UPDATED, Dec. 28, 2010 — Humberto Real's death sentence was commuted to 30 years in prison.
Humberto Eladio Real Suarez
The death penalty is no mark of a "civilized" society, and no matter how it is carried out — whether by a Cuban firing squad or Texan prison guards pushing a lethal cocktail of drugs into a condemned man's arm — it is an affront to everything that is right and moral.
Where it is allowed, the death penalty says more about the executioner — or more exactly, the system he represents — than it does about the most brutal murderer.
One thing the death penalty says about the United States is that we are willing to stand in league with some of the world's most brutal dictatorships, including the Castro regime in Havana, in executing our own citizens. That condemned men in the United States have more "rights" before they are put to death does relieve us of our moral responsibility for allowing in our name state-sanctioned murder nor of the stain of association with some of the world's worst tyrants.
Raul Castro, one of the world's most skilled practitioners of the death penalty, drew headlines last month when he commuted the death sentences of most — but not all — prisoners on Cuba's death row. (That is, where Cuban prisoners officially sentenced to die wait their turn, and not the rest of the gulag where Cuban prisoners, political and otherwise, are condemned to a slow death by abuse and neglect.)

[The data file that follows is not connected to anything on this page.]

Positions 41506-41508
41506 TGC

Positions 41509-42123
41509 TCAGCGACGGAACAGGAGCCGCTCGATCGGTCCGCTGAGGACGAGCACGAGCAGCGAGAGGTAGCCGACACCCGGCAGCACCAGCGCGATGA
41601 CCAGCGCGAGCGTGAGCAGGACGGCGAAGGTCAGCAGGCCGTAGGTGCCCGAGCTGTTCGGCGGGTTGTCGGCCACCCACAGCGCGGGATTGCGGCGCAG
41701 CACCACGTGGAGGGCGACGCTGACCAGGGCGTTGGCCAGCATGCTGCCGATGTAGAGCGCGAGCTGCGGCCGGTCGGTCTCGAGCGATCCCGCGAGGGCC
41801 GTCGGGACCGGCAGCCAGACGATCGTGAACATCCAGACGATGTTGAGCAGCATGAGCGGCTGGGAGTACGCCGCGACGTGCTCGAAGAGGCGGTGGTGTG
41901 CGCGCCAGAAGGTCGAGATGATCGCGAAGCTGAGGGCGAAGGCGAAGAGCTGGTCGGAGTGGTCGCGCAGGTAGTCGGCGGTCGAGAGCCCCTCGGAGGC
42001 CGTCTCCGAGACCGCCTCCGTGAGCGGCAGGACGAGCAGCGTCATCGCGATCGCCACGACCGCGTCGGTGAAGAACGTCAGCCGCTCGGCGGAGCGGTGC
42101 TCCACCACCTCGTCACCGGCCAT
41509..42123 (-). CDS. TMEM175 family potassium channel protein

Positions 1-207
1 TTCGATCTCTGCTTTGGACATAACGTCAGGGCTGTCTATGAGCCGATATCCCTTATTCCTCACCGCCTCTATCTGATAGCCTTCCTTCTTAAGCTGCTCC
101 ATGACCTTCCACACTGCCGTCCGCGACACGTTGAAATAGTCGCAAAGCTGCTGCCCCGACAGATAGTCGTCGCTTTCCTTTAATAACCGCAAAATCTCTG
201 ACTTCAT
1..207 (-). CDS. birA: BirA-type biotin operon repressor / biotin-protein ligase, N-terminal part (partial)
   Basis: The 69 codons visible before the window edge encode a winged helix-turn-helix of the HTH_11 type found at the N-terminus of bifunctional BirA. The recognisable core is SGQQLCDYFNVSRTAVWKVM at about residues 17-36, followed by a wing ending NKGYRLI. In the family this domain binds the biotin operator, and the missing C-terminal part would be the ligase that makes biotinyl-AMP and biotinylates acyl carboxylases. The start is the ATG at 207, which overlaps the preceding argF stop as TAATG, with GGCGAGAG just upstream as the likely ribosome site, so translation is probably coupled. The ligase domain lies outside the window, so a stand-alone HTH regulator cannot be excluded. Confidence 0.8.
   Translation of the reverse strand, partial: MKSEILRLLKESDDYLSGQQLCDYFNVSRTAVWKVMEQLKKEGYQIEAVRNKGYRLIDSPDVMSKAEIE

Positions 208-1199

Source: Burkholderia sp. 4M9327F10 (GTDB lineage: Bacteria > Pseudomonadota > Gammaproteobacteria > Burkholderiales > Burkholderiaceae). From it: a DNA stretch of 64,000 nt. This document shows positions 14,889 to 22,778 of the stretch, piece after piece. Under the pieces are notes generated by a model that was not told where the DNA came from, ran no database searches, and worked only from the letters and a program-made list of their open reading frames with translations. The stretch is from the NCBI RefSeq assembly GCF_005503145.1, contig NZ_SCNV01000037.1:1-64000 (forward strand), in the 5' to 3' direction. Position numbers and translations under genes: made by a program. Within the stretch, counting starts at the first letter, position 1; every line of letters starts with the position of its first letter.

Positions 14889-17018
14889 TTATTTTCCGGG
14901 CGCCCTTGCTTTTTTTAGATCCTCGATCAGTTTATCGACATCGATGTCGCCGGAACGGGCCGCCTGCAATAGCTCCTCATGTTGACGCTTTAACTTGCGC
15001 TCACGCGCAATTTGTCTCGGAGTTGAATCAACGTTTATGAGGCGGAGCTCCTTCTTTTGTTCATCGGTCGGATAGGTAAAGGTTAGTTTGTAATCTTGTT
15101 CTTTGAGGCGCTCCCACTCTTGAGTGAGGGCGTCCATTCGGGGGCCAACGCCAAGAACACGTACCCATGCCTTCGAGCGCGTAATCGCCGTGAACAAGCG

Yes, the news was welcome, but it was not an abolishment of the death penalty, nor enough to forget the Castro dictatorship's many other sins.
One prisoner not covered by Castro's announcement was the Cuban American prisoner, Humberto Eladio Real Suarez. Real was one of seven exiles who snuck into Cuba in October 1994 and soon after were captured. In 1996, he was convicted and sentenced to death for murdering a guard.
Is Real a political prisoner or just a common criminal? In Cuba, where there is no rule of law and the accused have few, if any rights, there really is no difference. A fellow blogger explains:
(M)ost prisoners in Cuban jails are political prisoners because they have been convicted of "crimes" which are not penalized anywhere else but in Communist Cuba. It would be closer to the truth to say that every prisoner incarcerated by Castro is a political prisoner than to claim that only 220 are. Where there is no Rule of Law, there can be no justice. When the administration of what passes as "law" is in the hands of criminals and the State itself is a criminal enterprise, no man convicted under such a dispensation can be considered guilty and no sanction imposed on him legitimate. It is offensive to any concept of morality to claim that there could be one group of prisoners that received "justice" at the hands of a criminal State and another that did not.
That is even more true for those condemned to die by such a criminal enterprise.
One of the surest indicators of the repressive nature of the Castro regime is the jailing of political prisoners. To illustrate that reality, Uncommon Sense each week profiles one prisoner. There also is a Political Prisoner archive on the right sidebar. To suggest a prisoner for a profile, send me an e-mail.
For profiles of imprisoned Cuban journalists and related information, read the March 18 Project.